ST. PAUL — Taxpayers will have to fork over at least $61 million in additional funds over the next two years in costs related to MNLARS, the state’s troubled computer system for vehicle tabs and titles, according to figures proposed Tuesday, Feb. 19, by Gov. Tim Walz.

The actual spending request is larger than that — closer to $93 million over two years — but some of those costs were always anticipated and can’t be attributed to the program’s failures.

To help pay for it, Walz is proposing increasing fees on every vehicle and license transaction by $2, as well as increasing money drawn from other sources.

For perspective, the state originally hired a private contractor for $46 million almost a decade ago to develop the program, which was needed to replace a rickety system from the 1980s. The contract didn’t work out, and by the time the state took over the program and launched it in 2017, the price tag was at $93 million. Troubles ensued almost immediately, and to date, more than $100 million has been spent.

The $61 million would be in addition to that. It’s a rough figure that can’t entirely be tied to MNLARS because some of the costs will pay for the state’s new driver’s license system, which is a separate expense.

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The request is likely to be scrutinized by lawmakers, especially Republicans who have been especially critical of MNLARS. The system was mostly developed and rolled out by former Gov. Mark Dayton, a Democrat. On Thursday, for example, a hearing is scheduled on a proposal to abolish MNIT, the state’s IT agency that developed the program in conjunction with the Department of Public Safety.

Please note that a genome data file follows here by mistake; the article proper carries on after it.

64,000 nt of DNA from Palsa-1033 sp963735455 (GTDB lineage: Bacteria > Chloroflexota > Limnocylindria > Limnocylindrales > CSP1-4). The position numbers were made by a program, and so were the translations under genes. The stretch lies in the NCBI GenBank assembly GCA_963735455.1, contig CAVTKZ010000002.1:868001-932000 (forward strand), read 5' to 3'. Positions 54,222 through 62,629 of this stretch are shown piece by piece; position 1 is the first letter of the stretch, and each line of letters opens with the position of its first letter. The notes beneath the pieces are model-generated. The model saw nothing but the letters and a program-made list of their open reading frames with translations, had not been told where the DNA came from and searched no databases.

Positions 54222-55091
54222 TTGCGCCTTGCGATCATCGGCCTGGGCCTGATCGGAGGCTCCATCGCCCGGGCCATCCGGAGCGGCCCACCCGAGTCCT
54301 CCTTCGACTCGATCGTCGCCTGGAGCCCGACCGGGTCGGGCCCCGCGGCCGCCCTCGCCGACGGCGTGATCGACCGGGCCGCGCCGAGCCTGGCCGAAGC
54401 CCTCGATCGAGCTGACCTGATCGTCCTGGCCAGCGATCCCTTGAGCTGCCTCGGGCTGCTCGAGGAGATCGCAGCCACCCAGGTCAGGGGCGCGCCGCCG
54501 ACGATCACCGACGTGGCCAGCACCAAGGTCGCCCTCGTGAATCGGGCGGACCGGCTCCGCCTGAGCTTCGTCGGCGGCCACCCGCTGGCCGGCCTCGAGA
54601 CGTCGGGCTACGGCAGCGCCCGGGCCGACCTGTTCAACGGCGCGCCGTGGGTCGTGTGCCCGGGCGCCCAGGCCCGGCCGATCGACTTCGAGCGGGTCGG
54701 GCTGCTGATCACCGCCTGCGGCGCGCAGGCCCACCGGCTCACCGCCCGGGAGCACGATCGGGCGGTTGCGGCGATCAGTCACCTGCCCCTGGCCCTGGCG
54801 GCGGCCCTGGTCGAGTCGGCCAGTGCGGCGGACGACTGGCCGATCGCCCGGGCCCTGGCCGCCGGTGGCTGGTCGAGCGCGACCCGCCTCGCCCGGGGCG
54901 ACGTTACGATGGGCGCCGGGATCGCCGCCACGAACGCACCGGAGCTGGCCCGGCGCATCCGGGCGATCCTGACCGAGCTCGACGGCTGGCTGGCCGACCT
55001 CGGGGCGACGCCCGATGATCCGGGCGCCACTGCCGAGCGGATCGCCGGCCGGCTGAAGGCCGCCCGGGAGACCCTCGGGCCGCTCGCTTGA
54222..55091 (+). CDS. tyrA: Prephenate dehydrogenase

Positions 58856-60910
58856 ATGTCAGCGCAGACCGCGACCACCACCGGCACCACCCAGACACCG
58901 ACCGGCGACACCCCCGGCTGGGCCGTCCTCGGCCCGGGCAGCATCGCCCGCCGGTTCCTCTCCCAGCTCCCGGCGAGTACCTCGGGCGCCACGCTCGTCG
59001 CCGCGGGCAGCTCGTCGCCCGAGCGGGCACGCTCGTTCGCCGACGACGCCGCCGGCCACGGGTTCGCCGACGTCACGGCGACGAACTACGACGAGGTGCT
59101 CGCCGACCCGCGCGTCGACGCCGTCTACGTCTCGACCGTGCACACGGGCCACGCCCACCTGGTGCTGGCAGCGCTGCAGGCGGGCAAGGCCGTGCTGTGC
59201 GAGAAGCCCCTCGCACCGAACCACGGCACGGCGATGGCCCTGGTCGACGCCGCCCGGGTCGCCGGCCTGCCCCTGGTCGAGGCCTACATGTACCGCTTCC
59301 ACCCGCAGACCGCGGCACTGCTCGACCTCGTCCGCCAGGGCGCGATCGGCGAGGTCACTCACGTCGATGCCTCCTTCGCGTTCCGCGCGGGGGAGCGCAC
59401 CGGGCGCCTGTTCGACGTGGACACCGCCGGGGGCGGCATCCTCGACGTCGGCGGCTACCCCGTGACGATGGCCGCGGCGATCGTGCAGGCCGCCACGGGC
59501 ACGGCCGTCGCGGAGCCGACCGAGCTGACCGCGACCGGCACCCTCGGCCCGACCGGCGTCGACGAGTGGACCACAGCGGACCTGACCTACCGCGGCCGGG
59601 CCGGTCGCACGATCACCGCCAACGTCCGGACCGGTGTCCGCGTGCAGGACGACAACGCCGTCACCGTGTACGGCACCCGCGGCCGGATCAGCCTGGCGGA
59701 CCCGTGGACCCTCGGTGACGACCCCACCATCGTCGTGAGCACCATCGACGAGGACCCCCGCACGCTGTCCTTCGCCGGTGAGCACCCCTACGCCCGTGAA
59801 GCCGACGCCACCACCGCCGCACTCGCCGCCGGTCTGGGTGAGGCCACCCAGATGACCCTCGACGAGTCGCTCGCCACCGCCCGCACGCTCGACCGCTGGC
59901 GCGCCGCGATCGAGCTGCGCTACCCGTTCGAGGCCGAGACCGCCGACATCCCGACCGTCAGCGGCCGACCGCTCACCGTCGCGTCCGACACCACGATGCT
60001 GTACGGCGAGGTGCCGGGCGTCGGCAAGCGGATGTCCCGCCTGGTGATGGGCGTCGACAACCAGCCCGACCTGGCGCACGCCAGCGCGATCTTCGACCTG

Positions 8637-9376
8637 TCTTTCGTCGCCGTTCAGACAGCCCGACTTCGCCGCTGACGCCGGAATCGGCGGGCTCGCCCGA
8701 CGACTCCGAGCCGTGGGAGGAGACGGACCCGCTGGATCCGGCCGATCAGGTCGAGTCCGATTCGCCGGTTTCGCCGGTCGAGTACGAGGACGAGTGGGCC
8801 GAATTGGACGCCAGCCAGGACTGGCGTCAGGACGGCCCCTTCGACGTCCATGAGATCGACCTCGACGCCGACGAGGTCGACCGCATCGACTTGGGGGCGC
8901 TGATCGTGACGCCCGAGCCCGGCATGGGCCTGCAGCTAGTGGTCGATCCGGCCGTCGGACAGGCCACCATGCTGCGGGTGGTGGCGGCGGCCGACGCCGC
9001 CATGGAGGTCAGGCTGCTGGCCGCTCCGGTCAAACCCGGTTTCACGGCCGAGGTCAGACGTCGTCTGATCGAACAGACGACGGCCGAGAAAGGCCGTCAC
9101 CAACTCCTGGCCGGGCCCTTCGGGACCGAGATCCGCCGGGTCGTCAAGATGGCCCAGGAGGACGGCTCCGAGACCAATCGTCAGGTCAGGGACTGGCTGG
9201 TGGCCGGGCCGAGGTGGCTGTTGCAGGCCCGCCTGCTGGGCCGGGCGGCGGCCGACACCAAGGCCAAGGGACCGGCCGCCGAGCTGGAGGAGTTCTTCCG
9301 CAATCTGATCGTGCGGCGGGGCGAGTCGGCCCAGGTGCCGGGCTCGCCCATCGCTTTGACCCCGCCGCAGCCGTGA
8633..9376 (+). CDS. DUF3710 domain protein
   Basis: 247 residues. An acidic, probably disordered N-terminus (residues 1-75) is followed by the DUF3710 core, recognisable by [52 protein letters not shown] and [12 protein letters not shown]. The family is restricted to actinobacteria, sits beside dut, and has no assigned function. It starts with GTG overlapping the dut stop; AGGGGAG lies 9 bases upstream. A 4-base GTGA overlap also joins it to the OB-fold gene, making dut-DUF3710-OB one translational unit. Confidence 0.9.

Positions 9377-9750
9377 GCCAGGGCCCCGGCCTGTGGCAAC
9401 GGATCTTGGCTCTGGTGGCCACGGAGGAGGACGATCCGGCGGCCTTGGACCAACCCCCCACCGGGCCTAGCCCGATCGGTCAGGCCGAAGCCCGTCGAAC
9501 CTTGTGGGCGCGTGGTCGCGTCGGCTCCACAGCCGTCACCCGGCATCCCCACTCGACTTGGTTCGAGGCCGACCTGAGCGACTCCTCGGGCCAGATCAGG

The $61 million figure includes funds to fix MNLARS (which has never worked as well as promised), hire more than 100 more people, and pay back license centers that lost money.

Here’s a rough breakdown of how some of that money would be spent, according Walz’s proposal:

  • $10.2 million immediately so software developers currently working on the system aren’t laid off when the program runs out of money.
  • $37.6 million — $20.3 million in the upcoming fiscal year and $17.3 the year after that — to fix glitches, add functions that were never included but broadly desired, and safely migrate data off the old legacy servers and put them to bed.
  • $3.5 million to jump-start a hiring spree that can provide support for license centers.
  • $10 million to reimburse license center operators who said MNLARS cost them more money when it’s working fine — and even more money when it fails. Lawmakers from both parties have suggested more money is needed to reimburse private businesses, such as auctioneers and insurance companies, which also have suffered.

In addition, Walz is proposing $16 million a year — for the foreseeable future — to keep the system secure and glitch-free. There was always going to be an “ongoing maintenance” expenditure, but it’s unclear if it was always going to cost that much.